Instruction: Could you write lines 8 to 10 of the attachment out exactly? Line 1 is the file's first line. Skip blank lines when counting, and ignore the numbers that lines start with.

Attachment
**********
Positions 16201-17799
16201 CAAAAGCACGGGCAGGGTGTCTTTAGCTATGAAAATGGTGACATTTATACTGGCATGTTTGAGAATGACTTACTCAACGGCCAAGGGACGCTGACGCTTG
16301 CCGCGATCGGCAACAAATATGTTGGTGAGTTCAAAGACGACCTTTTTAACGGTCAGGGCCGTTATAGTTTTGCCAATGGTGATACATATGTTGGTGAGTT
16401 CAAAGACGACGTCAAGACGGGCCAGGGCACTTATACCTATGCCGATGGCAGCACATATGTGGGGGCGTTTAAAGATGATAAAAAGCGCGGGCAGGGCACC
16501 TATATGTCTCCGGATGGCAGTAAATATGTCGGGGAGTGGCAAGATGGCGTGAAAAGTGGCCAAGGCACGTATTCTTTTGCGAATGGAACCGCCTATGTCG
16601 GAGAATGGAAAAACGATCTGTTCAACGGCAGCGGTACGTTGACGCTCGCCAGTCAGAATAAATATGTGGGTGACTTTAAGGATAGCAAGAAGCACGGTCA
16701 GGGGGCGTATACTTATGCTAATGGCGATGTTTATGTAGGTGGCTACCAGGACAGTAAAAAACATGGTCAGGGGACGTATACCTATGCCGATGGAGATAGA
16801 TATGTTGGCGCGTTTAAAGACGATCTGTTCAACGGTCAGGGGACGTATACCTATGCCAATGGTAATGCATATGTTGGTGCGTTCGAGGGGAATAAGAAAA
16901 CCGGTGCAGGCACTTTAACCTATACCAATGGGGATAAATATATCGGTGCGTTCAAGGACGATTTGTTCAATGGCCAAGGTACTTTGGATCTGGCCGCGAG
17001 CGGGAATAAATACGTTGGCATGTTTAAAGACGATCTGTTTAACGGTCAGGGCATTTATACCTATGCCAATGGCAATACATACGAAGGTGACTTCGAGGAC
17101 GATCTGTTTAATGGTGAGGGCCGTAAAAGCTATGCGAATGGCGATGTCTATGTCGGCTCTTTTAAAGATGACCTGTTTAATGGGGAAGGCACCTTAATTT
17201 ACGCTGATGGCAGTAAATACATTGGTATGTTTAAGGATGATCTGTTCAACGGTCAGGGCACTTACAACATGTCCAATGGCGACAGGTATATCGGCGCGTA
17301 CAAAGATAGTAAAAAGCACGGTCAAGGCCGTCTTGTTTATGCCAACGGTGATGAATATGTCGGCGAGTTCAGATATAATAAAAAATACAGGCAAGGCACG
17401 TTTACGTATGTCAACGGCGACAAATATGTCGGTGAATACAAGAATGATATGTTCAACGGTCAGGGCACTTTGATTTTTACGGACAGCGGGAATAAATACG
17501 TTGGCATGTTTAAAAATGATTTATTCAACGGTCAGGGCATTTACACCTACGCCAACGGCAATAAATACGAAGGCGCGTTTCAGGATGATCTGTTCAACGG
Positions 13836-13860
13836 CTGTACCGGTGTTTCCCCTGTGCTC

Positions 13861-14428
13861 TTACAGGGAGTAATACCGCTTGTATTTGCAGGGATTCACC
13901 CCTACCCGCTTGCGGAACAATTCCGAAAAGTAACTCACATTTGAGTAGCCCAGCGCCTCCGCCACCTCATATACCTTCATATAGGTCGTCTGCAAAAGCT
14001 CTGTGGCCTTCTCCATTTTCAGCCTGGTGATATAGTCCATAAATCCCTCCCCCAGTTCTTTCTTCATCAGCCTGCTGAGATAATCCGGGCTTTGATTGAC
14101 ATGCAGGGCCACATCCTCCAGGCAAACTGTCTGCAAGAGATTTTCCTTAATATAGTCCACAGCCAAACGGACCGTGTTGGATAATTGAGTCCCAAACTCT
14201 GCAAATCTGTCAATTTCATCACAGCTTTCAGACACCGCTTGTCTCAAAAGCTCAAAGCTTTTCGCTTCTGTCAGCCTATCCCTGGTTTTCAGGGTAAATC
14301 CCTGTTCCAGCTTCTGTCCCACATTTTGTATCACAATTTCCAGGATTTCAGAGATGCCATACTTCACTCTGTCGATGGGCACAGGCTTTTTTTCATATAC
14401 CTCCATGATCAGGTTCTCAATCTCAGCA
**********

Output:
16801 TATGTTGGCGCGTTTAAAGACGATCTGTTCAACGGTCAGGGGACGTATACCTATGCCAATGGTAATGCATATGTTGGTGCGTTCGAGGGGAATAAGAAAA
16901 CCGGTGCAGGCACTTTAACCTATACCAATGGGGATAAATATATCGGTGCGTTCAAGGACGATTTGTTCAATGGCCAAGGTACTTTGGATCTGGCCGCGAG
17001 CGGGAATAAATACGTTGGCATGTTTAAAGACGATCTGTTTAACGGTCAGGGCATTTATACCTATGCCAATGGCAATACATACGAAGGTGACTTCGAGGAC